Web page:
At a scrum near halfway moments later exactly the same thing happened, and Joubert penalised Wales prop Paul James, which Laidlaw turned into three points. It all exasperated Scotland hooker Ross Ford, props Euan Murray and Ryan Grant, skipper Kelly Brown and Greig Laidlaw, the scrum-half, who by the finish wanted to throttle Joubert.
By then, the official had threatened Ford with the sin-bin, so Scotland stood back and Wales drove to more penalties. No wonder Ford said afterwards: “It didn’t seem to matter what we did, we were penalised.”
So much for an entertaining spectacle of a Six Nations match. Instead, this game fuelled the malaise that has enveloped the 2013 Six Nations with standards plummeting after a promising opening weekend. That will worry British and Irish Lions coach Warren Gatland, seen huddling in Murrayfield’s West Stand on Saturday in a big coat and woollen hat fighting the Edinburgh chill.
While southern hemisphere players are honing skills in a fast, multi-phase game on harder pitches, three months before the Lions head to Australia their northern hemisphere counterparts are battling icy winds and rain, struggling to produce any phases of attacking rugby at all.
There was much to praise in Scotland’s defensive work and 21-year-old stand-off Weir had a solid first Test start, mostly kicking well from hand, sometimes brilliantly, delivering good kick-offs and eagerly seeking work.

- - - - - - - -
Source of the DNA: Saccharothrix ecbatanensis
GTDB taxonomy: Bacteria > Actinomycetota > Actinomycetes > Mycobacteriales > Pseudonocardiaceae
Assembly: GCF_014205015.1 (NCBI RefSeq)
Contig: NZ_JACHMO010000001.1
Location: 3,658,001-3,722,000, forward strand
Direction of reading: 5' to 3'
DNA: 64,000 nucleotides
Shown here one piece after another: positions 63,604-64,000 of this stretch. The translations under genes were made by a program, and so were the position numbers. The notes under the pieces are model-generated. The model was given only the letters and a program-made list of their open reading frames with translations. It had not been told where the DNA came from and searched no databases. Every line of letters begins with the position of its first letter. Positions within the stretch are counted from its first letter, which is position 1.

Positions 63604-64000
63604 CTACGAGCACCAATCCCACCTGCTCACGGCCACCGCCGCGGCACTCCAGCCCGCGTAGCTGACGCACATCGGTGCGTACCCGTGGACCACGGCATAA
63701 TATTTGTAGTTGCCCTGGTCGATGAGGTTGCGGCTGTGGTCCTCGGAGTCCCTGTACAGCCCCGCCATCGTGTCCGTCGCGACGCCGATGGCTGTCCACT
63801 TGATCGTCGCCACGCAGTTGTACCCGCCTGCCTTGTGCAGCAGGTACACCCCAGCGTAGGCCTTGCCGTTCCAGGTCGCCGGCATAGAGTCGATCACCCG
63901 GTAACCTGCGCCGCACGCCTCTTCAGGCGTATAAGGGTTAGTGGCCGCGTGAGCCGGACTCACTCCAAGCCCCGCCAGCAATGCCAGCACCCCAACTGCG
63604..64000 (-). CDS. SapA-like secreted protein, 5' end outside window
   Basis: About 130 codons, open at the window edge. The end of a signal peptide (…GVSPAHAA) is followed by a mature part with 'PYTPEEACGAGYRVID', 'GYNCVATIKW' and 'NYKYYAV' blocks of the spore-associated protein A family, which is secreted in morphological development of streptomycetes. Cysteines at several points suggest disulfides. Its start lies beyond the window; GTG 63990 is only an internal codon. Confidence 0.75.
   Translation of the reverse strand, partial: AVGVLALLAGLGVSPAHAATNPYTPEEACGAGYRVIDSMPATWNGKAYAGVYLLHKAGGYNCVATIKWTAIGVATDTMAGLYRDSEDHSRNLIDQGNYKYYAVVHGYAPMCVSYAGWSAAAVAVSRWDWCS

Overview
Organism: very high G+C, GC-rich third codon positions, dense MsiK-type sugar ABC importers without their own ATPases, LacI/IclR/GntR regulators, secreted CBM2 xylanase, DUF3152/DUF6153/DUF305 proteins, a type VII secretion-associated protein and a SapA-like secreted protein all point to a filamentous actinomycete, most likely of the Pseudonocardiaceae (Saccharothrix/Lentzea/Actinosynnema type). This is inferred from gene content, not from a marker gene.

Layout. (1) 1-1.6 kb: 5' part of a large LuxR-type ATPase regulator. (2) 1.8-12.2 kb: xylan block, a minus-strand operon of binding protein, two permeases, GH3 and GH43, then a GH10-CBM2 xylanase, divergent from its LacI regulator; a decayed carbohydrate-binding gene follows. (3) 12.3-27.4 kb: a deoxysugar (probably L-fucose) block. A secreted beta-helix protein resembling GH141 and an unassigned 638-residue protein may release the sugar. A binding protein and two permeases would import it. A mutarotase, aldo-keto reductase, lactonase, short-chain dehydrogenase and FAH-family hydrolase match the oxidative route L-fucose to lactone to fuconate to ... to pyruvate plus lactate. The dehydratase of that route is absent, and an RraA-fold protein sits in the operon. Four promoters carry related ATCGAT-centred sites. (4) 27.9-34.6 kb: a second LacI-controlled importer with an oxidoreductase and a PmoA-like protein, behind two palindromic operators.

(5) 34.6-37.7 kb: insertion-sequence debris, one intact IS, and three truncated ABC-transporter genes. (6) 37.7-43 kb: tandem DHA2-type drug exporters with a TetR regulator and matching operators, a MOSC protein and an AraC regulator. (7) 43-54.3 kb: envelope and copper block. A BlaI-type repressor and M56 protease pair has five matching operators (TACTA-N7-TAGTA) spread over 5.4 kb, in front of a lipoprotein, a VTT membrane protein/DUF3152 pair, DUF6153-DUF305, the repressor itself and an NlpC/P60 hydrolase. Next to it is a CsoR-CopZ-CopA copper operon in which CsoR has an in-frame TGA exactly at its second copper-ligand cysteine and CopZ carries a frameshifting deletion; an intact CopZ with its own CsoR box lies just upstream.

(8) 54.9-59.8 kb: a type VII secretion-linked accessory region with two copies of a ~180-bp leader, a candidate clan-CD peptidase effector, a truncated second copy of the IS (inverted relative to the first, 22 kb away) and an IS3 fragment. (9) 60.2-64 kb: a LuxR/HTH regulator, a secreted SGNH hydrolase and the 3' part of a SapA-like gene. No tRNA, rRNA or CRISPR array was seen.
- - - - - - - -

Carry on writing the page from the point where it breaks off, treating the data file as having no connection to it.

But his great strength is his kicking and, encouraged by wingers to aim wide for space, at times that dissipated momentum. At other times it relieved pressure and gained territory in the wind and rain but, with the plethora of offsides, ruck infringements and scrum penalties, it also hampered Scotland’s attempts to build any attack of note and made it too easy for Wales.
Scotland conceded 18 penalties and free-kicks. It is now 63 in four matches. The general target is fewer than ten per game, and, even though he let Scotland off the hook for a while by missing three of his first four kicks at goal, Halfpenny nailed the Scots with 18 decisive points in the second half.
Greig Laidlaw kicked superbly to keep Scotland in touch, his first two penalties putting them 6-3 ahead, before Welsh hooker Richard Hibbard dived over in the 22nd minute for the game’s only try, wing George North having created the chance by stepping inside Richie Gray on halfway.
Halfpenny’s conversion put Wales 10-6 up but, after a brilliant, soaring steal by Gray – one of three by the dominant Scottish lineout, hence Welsh reluctance to kick out – Laidlaw twice bisected the uprights before half-time; stunning long-range efforts dipping over the crossbar to put Scotland into a 12-10 lead.